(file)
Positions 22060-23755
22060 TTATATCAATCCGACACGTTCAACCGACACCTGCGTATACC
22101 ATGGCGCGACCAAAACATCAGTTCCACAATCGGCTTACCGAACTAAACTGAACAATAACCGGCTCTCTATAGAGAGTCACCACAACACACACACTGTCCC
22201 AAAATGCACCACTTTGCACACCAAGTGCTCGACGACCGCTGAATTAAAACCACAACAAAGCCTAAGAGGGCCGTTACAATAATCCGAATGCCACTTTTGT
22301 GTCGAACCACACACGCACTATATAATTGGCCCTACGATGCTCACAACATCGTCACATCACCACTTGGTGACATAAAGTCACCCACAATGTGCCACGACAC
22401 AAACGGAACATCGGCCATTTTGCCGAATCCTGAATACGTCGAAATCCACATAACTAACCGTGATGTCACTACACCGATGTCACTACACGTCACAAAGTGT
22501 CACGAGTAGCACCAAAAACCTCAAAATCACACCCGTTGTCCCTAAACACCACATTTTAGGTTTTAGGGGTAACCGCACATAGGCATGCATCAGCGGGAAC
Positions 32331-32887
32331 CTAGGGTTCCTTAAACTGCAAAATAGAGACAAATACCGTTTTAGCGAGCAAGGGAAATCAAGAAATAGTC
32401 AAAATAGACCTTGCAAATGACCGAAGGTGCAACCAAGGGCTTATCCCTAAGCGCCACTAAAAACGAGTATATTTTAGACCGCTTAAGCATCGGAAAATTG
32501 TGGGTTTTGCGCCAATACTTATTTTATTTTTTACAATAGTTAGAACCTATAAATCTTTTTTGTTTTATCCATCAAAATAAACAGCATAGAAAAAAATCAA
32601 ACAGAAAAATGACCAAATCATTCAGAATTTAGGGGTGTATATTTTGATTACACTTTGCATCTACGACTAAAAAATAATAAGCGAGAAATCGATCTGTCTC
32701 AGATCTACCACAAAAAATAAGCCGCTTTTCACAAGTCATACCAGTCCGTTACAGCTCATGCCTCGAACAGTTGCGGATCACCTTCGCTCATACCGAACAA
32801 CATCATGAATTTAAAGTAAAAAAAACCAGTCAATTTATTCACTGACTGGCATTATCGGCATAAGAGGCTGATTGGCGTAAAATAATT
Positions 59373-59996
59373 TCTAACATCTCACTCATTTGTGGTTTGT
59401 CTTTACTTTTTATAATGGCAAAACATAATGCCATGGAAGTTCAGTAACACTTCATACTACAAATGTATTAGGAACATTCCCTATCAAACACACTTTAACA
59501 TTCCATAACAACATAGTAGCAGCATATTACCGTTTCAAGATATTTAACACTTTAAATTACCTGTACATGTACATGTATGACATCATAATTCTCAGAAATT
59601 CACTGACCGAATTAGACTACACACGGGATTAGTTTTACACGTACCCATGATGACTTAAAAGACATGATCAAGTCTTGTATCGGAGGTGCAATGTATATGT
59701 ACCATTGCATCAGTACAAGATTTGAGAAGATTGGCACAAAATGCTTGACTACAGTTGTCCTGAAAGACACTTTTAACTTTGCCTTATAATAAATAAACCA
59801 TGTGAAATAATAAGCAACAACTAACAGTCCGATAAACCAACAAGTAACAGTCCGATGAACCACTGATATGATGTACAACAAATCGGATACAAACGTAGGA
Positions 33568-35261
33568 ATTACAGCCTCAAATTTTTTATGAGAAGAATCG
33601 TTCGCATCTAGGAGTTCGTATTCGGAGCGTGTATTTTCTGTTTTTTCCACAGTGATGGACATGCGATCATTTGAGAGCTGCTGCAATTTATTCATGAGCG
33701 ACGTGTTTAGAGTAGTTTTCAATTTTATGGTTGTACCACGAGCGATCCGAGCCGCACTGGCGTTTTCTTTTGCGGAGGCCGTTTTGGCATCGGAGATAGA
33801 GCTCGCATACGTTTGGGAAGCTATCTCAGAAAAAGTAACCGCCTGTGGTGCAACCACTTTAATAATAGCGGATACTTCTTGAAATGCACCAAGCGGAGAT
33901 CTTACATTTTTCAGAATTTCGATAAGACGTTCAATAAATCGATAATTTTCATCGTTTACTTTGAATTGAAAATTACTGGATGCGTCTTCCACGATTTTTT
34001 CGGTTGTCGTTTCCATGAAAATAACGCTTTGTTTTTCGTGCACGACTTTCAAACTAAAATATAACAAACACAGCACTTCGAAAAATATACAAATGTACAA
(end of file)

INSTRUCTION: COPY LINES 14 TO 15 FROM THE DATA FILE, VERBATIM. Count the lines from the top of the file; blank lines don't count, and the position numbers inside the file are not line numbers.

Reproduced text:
32801 CATCATGAATTTAAAGTAAAAAAAACCAGTCAATTTATTCACTGACTGGCATTATCGGCATAAGAGGCTGATTGGCGTAAAATAATT
Positions 59373-59996